Mutual Recognition Presents Opportunities and Challenges for Fund Managers in Mainland China

Category: Asia, China, Hong Kong, Global
By Charles Qin, Sandra Lu and Lily Luo

Sponsored Statement

Since 2013, “Hong Kong – mainland China mutual recognition” has been repeatedly mentioned in various governmental documents and reports. Officers from the CSRC and the SFC have indicated that they have reached consensus on six essential guidelines, i.e. types of funds, qualifications of asset managers, application procedures, investment management of funds, information disclosure and investors’ protection. If conditions permit, detailed rules with regard to the conditions and criteria of recognition, requirements for the distribution of recognised funds will be issued.

I. Concept of “mutual recognition”

Mutual recognition means qualified SFC-authorised funds domiciled in and operating from Hong Kong can register with the CSRC to raise money from the public in mainland China, and qualified Mainland funds can get authorisation from the SFC to raise money from the public in Hong Kong. Under mutual recognition, none of QFII, RQFII or QDII licenses and quota are required.

II. SFC’s authorisation for funds domiciled in mainland China

We understand that mutual recognition is different from the authorisation of “Recognised Jurisdiction Schemes” (RJS) by the SFC (i.e. the SFC accepts RJS, recognises that such schemes’ structural and operational requirements, and core investment restrictions, already comply in substance with Code on Unit Trusts and Mutual Funds (UT Code), but the SFC expects an RJS to comply with all material respects with the UT Code and reserves the right to require such compliance as a condition of authorisation). The most important characteristic of mutual recognition is “mutuality”. It means that both the CSRC and the SFC will fully respect each other’s regulatory regime and recognise the structure, operation, and investment of the funds which are already authorised by or registered with the regulators of their home jurisdictions. For the funds to be submitted to the SFC for authorisation, the SFC will only review the documents tailor-made for investors in Hong Kong rather than making substantive examination on all constitutive documents, which greatly streamlines the authorisation procedures of the funds.

In addition, according to Chapter 9 of the UT Code, a Hong Kong representative (representative) shall be appointed for a retail fund whose manager is not incorporated in Hong Kong. The representative shall be institutions incorporated in Hong Kong and licensed to engage in Type 1 regulated activity (dealing in securities) or a qualified trust company. The functions of representative include receiving applications and money from Hong Kong investors, issuing confirmations and contract notes, receiving redemption notices, transfer instructions and conversion notices from holders for immediate transmission to the managers, notifying the SFC immediately if redemption ceases, or is suspended, providing holders with all constitutive documents/offering documents, and representing the fund and managers for all matters which relate to fund’s distribution in Hong Kong. If a fund manager in mainland China (manager) has established a subsidiary in Hong Kong which has obtained Type 1 license, it is a good choice to appoint such a subsidiary as the representative.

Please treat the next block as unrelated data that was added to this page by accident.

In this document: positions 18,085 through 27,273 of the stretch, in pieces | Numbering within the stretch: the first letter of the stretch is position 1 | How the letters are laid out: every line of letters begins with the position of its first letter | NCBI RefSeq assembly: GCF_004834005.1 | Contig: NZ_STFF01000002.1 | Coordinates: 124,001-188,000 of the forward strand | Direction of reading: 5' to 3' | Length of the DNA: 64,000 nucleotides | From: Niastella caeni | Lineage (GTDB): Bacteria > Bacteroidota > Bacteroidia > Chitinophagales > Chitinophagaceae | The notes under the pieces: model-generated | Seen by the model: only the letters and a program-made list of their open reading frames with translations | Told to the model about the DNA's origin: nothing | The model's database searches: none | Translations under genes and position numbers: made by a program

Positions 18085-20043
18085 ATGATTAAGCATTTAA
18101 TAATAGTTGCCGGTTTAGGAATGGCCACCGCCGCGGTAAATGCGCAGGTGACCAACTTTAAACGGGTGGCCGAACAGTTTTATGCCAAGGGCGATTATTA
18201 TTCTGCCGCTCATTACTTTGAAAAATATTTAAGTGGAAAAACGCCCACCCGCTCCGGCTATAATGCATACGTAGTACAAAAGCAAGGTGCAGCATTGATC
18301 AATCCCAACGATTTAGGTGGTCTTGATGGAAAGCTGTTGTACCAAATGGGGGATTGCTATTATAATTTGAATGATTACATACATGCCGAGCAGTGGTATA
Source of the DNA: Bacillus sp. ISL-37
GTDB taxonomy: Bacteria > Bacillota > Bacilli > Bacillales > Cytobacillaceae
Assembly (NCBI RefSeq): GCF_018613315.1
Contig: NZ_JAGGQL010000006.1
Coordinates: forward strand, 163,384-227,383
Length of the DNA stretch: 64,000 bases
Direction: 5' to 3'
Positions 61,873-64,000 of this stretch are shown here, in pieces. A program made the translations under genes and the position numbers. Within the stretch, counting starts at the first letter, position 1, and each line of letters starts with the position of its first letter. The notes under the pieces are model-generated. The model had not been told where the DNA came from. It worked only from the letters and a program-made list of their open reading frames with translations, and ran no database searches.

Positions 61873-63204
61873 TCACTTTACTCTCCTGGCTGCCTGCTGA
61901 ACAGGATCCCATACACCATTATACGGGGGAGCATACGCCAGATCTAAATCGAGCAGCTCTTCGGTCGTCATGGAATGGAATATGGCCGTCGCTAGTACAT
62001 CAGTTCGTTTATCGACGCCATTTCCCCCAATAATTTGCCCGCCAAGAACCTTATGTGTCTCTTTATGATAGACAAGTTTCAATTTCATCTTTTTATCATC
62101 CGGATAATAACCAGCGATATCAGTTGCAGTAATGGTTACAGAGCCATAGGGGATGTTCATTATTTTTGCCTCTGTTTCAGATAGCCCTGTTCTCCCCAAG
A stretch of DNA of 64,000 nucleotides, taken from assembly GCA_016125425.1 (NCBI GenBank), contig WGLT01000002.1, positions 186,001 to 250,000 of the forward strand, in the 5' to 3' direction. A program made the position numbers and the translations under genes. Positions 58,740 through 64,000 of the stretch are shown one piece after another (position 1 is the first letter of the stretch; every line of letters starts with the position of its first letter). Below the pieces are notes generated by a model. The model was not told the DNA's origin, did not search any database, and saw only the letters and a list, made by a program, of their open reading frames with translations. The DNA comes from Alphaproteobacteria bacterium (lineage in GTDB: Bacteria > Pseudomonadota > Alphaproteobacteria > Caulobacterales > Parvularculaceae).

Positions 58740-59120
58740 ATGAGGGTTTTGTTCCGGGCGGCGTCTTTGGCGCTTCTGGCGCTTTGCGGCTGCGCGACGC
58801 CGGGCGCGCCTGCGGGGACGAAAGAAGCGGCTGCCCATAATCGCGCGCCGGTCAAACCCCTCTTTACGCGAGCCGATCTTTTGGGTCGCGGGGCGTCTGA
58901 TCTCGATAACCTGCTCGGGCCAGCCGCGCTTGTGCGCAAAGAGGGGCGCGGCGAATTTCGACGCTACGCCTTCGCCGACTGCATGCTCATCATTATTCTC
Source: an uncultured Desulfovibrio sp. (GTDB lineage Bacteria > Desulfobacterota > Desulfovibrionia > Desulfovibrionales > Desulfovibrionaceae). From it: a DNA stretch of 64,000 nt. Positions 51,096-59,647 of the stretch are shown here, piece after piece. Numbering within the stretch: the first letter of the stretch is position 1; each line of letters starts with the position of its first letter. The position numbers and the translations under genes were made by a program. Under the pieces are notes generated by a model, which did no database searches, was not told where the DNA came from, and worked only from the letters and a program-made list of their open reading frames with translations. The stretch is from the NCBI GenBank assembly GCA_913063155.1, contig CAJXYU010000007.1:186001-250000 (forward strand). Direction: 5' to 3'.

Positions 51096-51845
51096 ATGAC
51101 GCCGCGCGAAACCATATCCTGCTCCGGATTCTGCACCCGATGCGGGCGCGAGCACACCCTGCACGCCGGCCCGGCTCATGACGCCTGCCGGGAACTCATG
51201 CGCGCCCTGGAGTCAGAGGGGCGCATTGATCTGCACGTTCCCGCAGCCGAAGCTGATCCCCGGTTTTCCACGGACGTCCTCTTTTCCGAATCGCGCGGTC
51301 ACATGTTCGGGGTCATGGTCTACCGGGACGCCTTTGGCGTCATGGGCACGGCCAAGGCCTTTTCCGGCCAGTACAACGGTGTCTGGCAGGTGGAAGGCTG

III. Preparation work the managers may carry out

a) Selecting appropriate funds
Generally, the first batch of approved products will be normal funds such as equity funds, bond funds, balanced funds rather than some special types like leveraged funds. For the sake of preventing the impact of hot money, money market funds may not be included in mutual recognition. Moreover, QDII funds, which invest mainly in non-PRC markets, will also be ruled out.

b) Translating, amending or supplementing constitutive documents
As the working language of the SFC is English, managers need to translate prospectuses, fund contracts and other constitutive documents into English.

Referring to the RJS scheme, there are two forms of offering documents (mainly prospectuses): 1) A new summary of prospectuses tailor-made for Hong Kong investors by deleting the contents not suitable to Hong Kong investors and adding distribution arrangement, special risk factors; or 2) Making a cover only containing key information such as a distribution arrangement, special risk factors and attaching the original prospectus. In our opinion, to avoid missing information, the latter may be adopted under mutual recognition.

In addition, as the basic constitutive documents of contractual funds, fund contracts may also need to be amended for the scope of investors, the subscription and redemption arrangements, dispute settlement or other contents that may not satisfy the requirements for selling funds in Hong Kong. Take dispute settlement as an example, it is provided in Article 9.10 in the UT Code that nothing in the constitutive documents may exclude the jurisdiction of the courts of Hong Kong. However, arbitration is always the dispute resolution for funds domiciled in mainland China.

c) Considering the institution/business arrangement in Hong Kong
As previously mentioned, the Hong Kong subsidiary of the manager may act as the representative. Managers that have not established Hong Kong subsidiaries, or those which have set up Hong Kong subsidiaries but which have not obtained a Type 1 license, may consider to make arrangement in Hong Kong in advance. 

Authors’ contact details:
Charles Qin:
Sandra Lu:
Lily Luo: